A life of books, music and travel
Kerstin Lillemor Andersen The late Kerstin Lillemor Andersen had a long affiliation with the University of Adelaide – first as a graduate earning her Bachelor of Arts degree in 1934, then as an employee of Barr Smith Library for over 40 years.
Known as Miss Andersen in the library and Lillemor to her friends, she was remembered by some as a stern staff member but by others as a lifelong, faithful and adventurous friend.
She was also extremely generous, leaving half of her estate to the Barr Smith Library and the Elder Conservatorium – ensuring others would continue to enjoy the things she was most passionate about in her life. Her bequest helped the library acquire numerous titles, including reference works in art and architecture, while the Elder Conservatorium has used the funds to support orchestral concerts.
Lillemor came to Australia with her parents from Sweden when she was seven and the temporary stay became permanent. After graduating Lillemor joined the Barr Smith Library in 1938 where she worked for the next 42 years before retiring in 1978.
It was during a sabbatical that she returned to her native Sweden for the first time in more than 30 years and stayed for nearly a year working at a university library in Stockholm.
Lillemor was known to say “reading is my drug” and she was an avid reader in English, Swedish, French, German, Italian and Spanish, devouring biographies, poetry, novels and journals. The hall of her small city cottage was lined with books and she was a regular visitor at the Central Market Book Exchange and Adelaide and Burnside libraries.
She had a wide circle of friends with shared interests in theatre, music, literature and film, and enjoyed walking in the Adelaide hills and at the beach where she could follow her interest in wild flowers, bird watching and geology. Every summer, Lillemor and friends, Elfriede Muetzelfeldt and Barbara Stodart, went on walking holidays in the Australian Alps and the Flinders Ranges.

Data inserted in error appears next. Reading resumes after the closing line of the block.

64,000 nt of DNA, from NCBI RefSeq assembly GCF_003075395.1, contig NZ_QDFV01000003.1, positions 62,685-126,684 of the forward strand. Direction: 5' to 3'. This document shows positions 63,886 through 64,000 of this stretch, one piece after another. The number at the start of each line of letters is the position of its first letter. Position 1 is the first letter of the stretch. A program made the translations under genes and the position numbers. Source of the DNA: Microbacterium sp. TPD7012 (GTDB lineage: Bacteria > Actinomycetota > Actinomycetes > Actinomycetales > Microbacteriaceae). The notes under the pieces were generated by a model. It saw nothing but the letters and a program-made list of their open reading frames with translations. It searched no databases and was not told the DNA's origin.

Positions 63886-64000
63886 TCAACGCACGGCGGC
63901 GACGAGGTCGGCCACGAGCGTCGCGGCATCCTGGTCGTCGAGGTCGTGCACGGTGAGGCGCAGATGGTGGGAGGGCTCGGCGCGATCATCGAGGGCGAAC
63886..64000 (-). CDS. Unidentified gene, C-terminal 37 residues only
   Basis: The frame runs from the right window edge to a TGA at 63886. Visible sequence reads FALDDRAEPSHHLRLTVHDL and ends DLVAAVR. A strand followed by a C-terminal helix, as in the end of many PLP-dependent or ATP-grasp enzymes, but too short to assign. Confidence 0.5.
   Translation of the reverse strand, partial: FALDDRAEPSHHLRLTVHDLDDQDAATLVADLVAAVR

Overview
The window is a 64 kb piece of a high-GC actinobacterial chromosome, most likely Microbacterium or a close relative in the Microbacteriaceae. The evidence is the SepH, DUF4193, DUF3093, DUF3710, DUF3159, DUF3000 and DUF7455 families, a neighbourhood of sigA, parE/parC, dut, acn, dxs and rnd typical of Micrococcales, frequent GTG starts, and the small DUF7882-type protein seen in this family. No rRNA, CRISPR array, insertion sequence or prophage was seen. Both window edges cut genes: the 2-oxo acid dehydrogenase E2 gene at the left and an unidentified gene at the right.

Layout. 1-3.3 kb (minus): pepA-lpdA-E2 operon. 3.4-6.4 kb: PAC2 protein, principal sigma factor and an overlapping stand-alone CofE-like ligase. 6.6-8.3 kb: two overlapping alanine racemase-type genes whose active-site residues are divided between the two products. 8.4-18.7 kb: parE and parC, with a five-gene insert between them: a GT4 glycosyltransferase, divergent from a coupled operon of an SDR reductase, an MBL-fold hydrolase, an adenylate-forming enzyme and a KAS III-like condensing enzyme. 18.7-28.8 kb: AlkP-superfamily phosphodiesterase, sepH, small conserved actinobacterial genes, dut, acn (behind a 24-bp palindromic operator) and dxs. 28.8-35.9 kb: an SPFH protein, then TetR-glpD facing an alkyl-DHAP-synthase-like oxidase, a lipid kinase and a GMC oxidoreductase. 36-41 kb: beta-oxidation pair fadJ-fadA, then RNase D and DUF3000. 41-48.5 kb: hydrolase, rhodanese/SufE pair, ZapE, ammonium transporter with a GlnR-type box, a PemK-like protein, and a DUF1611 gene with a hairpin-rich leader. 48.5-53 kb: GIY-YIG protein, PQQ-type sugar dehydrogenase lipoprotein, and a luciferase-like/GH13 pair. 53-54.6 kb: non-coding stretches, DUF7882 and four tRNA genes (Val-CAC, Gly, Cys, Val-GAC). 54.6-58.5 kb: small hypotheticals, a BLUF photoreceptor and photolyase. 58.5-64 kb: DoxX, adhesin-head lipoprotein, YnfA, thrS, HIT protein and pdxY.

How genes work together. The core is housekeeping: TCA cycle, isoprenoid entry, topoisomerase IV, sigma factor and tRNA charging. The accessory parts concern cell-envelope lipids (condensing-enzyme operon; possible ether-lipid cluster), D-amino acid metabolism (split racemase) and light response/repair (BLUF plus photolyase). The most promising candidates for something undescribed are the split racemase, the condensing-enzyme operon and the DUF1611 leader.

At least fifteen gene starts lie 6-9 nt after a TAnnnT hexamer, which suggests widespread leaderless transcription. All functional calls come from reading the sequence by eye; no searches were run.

“As a travelling companion you felt you were travelling with a library – she had such a zest for knowledge and information, a wonderful memory and grasp of languages,” says Barbara.
After retiring, she continued to volunteer at the Art Gallery and the Adelaide High School library until well into her seventies. Lillemor remained active despite being plagued by an inherited vascular problem which resulted in four leg by-passes and eventually a below-knee amputation. She continued travelling and concert-going until almost her 90th year before frail health forced her to retire from public life.
After her death in 2006 at the age of 92, friends remembered Lillemor in the most appropriate way possible – music, refreshment and conversation in the Barr Smith Library.
For further information about bequests or to arrange a confidential discussion please visit www.adelaide.edu.au/give/how/bequests/ or contact Sue Fox on +61 8 8313 3234 or email email@example.com
Story by Genevieve Sanchez